Many wild fish populations are on the verge of collapse due to overfishing and habitat-related issues. Your choices can make a difference. As you shop or dine at restaurants, just remember to TASTE to become an informed, conscientious consumer:
• Try something different. Switch between species every so often to keep fish stocks level and healthy. It’s a great way to discover a new sustainably sourced fish you never knew you loved.
• Ask the grocery store or restaurant how their fish is caught. Choose fish that are pole and line caught or farmed sustainably. Avoid methods such as bottom trawling, ghost fishing, longlines and poison/explosives.
• Species – Choose you species wisely and avoid purchasing from depleted stocks. Seafood Watch is a good resource to see what species to avoid and which are good alternatives.
• Tag – Check for the blue Marine Stewardship Council (MSC) tag to ensure your fish is coming from a sustainable fishery. They have strict rules for certification and periodically test fish for accuracy.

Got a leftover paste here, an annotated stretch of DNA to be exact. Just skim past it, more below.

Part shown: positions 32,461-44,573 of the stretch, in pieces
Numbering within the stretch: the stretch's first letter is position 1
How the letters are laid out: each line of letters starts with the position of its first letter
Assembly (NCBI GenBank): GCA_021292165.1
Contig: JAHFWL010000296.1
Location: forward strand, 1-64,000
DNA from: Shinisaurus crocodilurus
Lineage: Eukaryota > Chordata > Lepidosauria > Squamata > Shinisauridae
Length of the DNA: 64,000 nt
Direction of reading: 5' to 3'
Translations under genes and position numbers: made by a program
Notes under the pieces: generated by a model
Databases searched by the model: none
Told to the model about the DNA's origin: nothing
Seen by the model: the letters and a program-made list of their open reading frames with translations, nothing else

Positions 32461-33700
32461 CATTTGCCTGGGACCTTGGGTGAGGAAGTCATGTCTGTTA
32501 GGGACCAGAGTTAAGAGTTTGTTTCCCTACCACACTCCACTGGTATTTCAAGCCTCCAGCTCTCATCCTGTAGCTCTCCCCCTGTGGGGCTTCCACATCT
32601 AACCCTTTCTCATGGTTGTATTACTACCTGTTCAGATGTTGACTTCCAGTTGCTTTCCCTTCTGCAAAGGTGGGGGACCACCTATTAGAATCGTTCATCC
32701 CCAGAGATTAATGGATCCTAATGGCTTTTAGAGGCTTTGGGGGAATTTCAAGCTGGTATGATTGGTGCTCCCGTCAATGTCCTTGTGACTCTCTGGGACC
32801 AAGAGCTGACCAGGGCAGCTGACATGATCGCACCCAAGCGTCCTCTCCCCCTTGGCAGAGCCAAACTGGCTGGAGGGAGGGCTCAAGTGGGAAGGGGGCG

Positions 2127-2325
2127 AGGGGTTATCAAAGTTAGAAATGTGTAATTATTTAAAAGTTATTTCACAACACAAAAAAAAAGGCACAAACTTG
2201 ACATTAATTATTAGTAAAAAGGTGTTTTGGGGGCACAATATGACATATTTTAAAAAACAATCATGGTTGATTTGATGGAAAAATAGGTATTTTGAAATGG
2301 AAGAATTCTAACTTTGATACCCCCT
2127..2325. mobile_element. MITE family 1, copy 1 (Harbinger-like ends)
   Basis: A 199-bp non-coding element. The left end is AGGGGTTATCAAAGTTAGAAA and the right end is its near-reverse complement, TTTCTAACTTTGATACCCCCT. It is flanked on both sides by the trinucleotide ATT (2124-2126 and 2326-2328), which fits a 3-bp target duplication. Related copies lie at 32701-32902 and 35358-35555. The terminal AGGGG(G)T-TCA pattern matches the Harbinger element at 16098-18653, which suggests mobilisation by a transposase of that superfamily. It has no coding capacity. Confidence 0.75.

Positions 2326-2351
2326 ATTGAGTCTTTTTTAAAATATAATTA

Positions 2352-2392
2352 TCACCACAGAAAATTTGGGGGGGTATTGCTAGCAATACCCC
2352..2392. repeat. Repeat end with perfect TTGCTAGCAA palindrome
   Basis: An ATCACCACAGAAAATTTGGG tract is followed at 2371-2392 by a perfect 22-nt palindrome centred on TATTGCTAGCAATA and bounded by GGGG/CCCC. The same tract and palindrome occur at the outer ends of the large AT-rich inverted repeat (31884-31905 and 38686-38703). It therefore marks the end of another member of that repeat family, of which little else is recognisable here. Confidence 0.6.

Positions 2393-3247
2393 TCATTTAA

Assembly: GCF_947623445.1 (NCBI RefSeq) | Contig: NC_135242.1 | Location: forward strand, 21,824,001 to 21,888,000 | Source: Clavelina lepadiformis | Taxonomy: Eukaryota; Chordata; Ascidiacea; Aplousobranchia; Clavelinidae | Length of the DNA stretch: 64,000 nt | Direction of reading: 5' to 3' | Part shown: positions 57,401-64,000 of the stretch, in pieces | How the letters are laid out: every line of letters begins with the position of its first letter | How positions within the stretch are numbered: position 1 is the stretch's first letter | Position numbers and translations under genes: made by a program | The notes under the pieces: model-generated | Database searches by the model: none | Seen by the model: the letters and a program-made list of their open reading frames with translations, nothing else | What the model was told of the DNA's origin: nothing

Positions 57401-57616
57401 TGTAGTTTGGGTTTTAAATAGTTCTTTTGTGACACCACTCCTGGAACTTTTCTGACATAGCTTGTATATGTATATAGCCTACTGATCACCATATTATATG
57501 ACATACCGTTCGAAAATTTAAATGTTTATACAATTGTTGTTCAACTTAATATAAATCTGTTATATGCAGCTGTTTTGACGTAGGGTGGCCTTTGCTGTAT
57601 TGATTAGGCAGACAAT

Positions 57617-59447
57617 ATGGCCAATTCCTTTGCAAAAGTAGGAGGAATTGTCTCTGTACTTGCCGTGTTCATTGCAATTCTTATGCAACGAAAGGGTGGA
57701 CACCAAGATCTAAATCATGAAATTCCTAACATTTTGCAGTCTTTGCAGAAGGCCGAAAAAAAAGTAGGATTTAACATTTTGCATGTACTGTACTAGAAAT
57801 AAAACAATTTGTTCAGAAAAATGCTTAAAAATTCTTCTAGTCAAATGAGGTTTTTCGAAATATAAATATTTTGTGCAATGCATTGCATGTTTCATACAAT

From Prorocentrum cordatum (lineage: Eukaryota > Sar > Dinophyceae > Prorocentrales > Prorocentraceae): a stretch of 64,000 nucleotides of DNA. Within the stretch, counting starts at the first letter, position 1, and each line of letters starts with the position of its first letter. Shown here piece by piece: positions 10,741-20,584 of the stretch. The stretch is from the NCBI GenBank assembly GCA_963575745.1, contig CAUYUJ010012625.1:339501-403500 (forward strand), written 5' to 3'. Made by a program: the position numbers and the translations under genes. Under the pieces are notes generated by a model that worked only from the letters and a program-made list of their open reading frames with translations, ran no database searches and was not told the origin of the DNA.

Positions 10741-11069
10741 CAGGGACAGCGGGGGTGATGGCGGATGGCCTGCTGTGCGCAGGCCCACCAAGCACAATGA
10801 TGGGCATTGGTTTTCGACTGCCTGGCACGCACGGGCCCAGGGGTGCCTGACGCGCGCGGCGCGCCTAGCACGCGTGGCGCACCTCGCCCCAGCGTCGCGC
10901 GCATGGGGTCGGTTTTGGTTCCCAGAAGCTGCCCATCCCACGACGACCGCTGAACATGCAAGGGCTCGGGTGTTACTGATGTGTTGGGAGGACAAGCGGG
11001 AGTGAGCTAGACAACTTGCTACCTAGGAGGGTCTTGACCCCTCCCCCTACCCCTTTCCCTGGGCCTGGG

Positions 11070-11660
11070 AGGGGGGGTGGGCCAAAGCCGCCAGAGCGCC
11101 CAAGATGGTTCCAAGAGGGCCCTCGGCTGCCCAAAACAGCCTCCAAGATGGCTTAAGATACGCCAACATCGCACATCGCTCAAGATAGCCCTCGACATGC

• Eat local seafood when you can. It is often caught using less damaging fishing practices than commercially caught seafood.
Pacific Whale Foundation supports the recommendations of the Marine Stewardship Council. As one of the world’s leading certification programs, the MSC does not endorse the two Hawaiian longline fisheries, which aligns with our organizational values. Longline fishing is a commercial fishing technique that uses a long line with baited hooks attached at intervals. This poses a significant threat to marine life such as seabirds, sea turtles, sharks and dolphins. We are especially concerned with the danger longline fishing presents to the endangered population of false killer whales found in Hawaii that we are working to protect.
UPDATED 9/24/20 -- We eagerly welcome visitors back to the islands as quarantine restrictions lift Oct. 15 for those following the state’s pre-arrival COVID-19 testing requirements.